Maenam still makes mouths water after all these years

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      Nearly 12 years ago, Vancouver chef Angus An and his Bangkok-born wife, Kate Auewattanakorn reinvented Thai food in Vancouver.

      Since opening Maenam at 1938 West 4th Avenue, it has astonished countless diners with the many ways it incorporates fresh and sustainable West Coast ingredients into mouthfuls of Southeast Asian flavour.

      I recently dropped by as part of my personal mission to support the local restaurant industry during its tough economic times. And it didn’t disappoint.

      The highlight of the meal was the 8 Spices Lingcod, which comes with baby corn, peppers, and basil leaves bathed in a multitude of flavours. Lingcod are found in B.C. waters—pure West Coast cuisine—but the enchanting and vibrant spicing made me feel like I was on the other side of the Pacific Ocean.

      This is Thai food full of personality, with an elegance and precision that’s reminiscent of fine French cuisine. And no wonder—An is a graduate of the French Culinary Institute in New York City, where he studied under several star chefs. An’s love of Thai cooking was forged at Chef David Thompson’s legendary Nahm restaurant in London, where he met his wife.

      What’s offered at Maenam is unlike the more Chinese-style fare available at some other Thai restaurants in the region. It actually brought back warm memories of an elegant evening spent dining on Thai cuisine at the ultrachic Bambou restaurant in Paris.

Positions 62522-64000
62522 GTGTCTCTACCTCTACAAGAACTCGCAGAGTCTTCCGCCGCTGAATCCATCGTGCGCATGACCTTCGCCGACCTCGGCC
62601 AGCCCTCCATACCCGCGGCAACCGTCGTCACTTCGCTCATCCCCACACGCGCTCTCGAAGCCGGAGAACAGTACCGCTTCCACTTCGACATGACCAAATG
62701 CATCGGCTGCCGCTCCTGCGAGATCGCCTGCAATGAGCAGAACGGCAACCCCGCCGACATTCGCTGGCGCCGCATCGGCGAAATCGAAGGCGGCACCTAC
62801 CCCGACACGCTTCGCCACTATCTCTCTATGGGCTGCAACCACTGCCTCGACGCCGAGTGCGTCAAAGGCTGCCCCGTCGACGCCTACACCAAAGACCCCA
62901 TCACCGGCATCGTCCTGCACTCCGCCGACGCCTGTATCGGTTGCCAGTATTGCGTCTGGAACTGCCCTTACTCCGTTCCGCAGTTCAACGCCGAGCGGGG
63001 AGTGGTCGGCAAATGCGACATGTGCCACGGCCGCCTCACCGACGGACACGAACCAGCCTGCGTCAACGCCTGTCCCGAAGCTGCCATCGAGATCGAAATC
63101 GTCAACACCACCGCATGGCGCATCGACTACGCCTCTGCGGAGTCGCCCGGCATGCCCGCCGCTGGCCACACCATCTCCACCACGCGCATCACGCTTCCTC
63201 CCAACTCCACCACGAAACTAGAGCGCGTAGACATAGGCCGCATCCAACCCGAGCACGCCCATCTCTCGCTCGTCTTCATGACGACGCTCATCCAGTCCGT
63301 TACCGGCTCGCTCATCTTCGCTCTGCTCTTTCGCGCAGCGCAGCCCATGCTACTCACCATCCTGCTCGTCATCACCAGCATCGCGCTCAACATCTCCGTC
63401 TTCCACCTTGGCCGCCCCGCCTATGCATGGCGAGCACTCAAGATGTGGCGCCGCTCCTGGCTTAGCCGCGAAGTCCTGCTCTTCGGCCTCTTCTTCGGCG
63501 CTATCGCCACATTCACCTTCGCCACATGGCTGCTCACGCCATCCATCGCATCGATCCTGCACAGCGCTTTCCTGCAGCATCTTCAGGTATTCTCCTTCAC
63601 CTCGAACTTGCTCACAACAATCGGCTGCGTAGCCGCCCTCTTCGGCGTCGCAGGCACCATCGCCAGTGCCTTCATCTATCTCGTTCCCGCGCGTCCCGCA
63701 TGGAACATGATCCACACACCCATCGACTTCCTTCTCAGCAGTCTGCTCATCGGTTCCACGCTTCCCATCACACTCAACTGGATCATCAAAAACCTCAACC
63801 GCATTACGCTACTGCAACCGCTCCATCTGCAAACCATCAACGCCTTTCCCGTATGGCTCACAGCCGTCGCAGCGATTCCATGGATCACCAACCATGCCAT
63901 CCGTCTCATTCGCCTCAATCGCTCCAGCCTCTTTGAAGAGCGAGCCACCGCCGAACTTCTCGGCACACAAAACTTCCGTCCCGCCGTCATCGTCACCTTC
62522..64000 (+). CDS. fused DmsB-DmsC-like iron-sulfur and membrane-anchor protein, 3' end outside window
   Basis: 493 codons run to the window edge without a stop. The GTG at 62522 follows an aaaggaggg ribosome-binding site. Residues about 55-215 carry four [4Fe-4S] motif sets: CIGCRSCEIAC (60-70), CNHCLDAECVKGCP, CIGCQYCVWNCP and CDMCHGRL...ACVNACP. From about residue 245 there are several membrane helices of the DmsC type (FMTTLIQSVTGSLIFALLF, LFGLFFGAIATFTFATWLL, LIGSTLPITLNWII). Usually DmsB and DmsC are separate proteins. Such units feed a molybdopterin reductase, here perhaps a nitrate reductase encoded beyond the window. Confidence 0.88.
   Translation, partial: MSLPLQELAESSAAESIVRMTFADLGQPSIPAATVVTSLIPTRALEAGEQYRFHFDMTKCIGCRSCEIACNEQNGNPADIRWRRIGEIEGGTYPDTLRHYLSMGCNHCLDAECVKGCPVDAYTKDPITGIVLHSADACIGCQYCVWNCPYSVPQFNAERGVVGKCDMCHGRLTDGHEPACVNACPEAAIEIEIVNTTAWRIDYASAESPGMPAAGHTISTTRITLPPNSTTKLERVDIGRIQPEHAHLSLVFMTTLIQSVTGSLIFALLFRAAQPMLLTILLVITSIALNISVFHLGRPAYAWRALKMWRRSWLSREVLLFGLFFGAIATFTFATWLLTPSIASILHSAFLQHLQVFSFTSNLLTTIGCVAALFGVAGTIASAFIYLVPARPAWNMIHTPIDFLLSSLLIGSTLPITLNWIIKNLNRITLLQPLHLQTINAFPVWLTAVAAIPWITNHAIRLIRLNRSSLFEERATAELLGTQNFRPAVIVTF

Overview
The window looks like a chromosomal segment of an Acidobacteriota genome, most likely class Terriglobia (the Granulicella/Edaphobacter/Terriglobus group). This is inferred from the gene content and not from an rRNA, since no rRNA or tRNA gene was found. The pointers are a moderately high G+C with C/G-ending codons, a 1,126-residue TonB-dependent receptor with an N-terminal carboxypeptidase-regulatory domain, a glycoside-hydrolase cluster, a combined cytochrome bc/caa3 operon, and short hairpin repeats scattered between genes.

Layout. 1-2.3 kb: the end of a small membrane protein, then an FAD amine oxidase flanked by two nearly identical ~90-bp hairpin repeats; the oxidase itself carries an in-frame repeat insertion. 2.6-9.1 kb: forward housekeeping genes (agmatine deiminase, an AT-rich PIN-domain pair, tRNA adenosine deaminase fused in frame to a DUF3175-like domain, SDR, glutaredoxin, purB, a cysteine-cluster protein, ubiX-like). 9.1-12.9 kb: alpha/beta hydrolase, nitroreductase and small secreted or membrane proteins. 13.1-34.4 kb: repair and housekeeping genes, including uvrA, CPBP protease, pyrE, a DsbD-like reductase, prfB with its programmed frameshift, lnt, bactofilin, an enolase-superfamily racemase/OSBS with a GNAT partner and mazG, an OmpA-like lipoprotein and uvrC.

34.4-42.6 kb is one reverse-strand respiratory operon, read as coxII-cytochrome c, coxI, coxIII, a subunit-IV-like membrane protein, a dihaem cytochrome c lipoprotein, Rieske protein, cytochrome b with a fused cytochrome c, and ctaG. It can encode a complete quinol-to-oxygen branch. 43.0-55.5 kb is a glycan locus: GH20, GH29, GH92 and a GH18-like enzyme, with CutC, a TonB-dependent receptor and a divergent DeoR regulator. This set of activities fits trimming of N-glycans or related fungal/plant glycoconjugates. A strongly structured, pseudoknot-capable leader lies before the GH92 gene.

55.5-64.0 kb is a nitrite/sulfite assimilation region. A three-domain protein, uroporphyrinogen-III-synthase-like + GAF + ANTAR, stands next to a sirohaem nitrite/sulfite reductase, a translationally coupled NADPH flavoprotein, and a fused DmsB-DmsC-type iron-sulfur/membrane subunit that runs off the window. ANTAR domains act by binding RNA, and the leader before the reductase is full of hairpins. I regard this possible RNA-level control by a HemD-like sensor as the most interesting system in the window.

When chef Angus An opened Maenem in 2009, he was eager to offer a new take on Thai food.
      Ellen Ho

      The second main course at Maenam, Stir-Fried Chicken with Cashew Nuts, was also something to savour, with peppers, baby corn, and shimeji mushrooms. The chicken was exceptionally crisp. If there was a downside to this delicious dish, it was that it’s a little shy on sauce, so it didn’t fully meld with the white rice on my plate.

      The dessert was a coconut cream cake with roasted hazelnuts. It actually tasted like a soft version of cornbread. That’s somewhat unusual in a city where desserts are invariably sweet.

      For those who worry about eating out in a pandemic, Maenam passed the test. There was a Plexiglas barrier between my table and the one next to me and everyone was fully masked. The service was brisk and attentive; the minimalist décor was refreshing. I’ll return in the future.